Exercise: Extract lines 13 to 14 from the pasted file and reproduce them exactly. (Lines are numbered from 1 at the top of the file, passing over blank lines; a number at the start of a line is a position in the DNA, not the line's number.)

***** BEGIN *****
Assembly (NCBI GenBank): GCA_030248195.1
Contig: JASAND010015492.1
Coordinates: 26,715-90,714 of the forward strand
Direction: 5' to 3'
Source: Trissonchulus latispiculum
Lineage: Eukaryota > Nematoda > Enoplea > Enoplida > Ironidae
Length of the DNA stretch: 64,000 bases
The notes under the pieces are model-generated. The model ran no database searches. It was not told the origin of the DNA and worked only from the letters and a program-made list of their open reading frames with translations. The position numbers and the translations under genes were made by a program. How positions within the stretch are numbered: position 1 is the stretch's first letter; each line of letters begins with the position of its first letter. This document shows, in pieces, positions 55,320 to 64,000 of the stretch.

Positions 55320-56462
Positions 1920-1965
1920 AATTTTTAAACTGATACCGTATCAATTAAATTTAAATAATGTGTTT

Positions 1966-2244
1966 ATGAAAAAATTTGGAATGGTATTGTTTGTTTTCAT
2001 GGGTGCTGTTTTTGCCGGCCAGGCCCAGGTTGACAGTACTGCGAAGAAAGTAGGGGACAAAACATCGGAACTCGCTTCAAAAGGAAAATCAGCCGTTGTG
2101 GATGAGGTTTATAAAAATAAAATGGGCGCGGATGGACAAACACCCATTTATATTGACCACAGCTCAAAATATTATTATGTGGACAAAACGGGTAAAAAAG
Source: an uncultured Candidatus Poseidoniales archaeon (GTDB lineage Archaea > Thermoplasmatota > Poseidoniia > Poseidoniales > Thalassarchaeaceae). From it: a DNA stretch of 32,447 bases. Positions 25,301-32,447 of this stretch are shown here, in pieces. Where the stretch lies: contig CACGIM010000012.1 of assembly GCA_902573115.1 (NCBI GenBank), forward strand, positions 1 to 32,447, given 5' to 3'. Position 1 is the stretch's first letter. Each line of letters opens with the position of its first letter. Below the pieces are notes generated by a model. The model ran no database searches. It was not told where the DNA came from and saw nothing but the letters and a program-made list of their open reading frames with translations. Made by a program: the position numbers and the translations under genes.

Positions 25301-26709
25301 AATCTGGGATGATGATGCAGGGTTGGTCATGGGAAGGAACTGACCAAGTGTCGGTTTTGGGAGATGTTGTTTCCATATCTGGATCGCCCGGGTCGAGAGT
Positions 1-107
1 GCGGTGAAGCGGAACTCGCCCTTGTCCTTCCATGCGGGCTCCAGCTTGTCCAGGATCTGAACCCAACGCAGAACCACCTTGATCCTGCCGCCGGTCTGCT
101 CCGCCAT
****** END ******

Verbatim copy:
1966 ATGAAAAAATTTGGAATGGTATTGTTTGTTTTCAT
2001 GGGTGCTGTTTTTGCCGGCCAGGCCCAGGTTGACAGTACTGCGAAGAAAGTAGGGGACAAAACATCGGAACTCGCTTCAAAAGGAAAATCAGCCGTTGTG